International Research Team Releases Rye Genome SequenceMarch 24, 2021
An international team of researchers from the International Rye Genome Sequencing Group (IRGSG) and their collaborators from 14 countries led by the IPK Leibniz Institute in Germany has released the genome sequence of rye, a distinctly climate-resistant cereal plant that is of considerable importance for Germany and northeastern Europe.
Rye has a close and long evolutionary history with barley and wheat, though its role as an important crop is shorter. While barley and wheat were domesticated about 10,000 years ago, rye spread to Northern Europe as a weed growing in barley and wheat fields. Gradually, rye adopted the characteristics of its two "big brothers" before becoming a purely cultivated species 5,000-6,000 years ago.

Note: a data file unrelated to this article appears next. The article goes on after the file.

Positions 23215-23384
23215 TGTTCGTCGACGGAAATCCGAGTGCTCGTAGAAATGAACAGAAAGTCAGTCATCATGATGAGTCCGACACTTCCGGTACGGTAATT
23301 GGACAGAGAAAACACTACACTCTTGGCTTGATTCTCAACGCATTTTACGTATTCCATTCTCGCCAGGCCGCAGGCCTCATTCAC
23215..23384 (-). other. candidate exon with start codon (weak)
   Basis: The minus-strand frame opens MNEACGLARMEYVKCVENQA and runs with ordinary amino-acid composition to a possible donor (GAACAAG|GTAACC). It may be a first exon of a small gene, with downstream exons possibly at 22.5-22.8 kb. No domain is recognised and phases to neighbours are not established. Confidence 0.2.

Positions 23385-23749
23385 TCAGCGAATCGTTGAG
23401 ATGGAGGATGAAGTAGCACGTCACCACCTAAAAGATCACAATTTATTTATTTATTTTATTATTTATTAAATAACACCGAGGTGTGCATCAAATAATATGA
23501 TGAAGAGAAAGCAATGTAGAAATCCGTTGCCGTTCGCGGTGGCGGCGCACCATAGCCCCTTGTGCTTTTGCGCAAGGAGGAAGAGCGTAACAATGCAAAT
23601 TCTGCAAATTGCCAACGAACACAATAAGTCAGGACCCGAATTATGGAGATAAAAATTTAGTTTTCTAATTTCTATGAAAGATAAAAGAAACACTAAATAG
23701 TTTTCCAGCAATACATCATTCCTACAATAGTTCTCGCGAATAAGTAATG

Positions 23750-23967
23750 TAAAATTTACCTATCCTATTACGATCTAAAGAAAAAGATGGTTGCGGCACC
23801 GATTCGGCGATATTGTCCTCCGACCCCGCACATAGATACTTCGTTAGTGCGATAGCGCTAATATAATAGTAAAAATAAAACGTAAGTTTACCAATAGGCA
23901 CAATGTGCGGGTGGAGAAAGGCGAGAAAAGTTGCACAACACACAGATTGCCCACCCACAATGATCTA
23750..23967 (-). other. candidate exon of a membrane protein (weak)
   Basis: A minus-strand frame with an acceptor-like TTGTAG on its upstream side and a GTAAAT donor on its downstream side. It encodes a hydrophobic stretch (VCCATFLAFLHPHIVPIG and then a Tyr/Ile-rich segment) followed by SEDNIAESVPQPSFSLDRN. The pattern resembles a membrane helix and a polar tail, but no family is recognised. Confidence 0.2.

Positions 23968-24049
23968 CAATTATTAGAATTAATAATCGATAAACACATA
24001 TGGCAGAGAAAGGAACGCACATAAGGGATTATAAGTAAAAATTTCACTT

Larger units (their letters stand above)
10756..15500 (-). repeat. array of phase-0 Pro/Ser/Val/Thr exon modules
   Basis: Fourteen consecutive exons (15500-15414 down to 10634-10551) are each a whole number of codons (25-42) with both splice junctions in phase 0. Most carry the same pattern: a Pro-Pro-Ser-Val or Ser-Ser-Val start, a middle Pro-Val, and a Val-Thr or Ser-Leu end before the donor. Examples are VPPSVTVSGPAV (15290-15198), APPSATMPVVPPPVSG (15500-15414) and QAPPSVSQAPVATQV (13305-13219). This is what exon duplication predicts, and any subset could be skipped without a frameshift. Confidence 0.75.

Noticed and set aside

Rye is a diploid with a large genome, 50% larger than the syntenic diploid barley and bread wheat subgenomes. The researchers used homozygous seeds from the plant breeding company KWS SAAT SE & Co. KGaA. Andres Gordillo, lead of rye breeding at KWS said, "The new genome sequence of our inbred line Lo7 is a great technological achievement and an important step forward towards a more comprehensive genetic characterization of this crop." He added that the new genome sequence will make it easier to link resistance traits observed in the field with their underlying genes and their positions in the rye genome.
The results of their research are published in an open-access paper in Nature Genetics. For more details, read the news releases from IPK, the University of Saskatchewan, and the University of Maryland.
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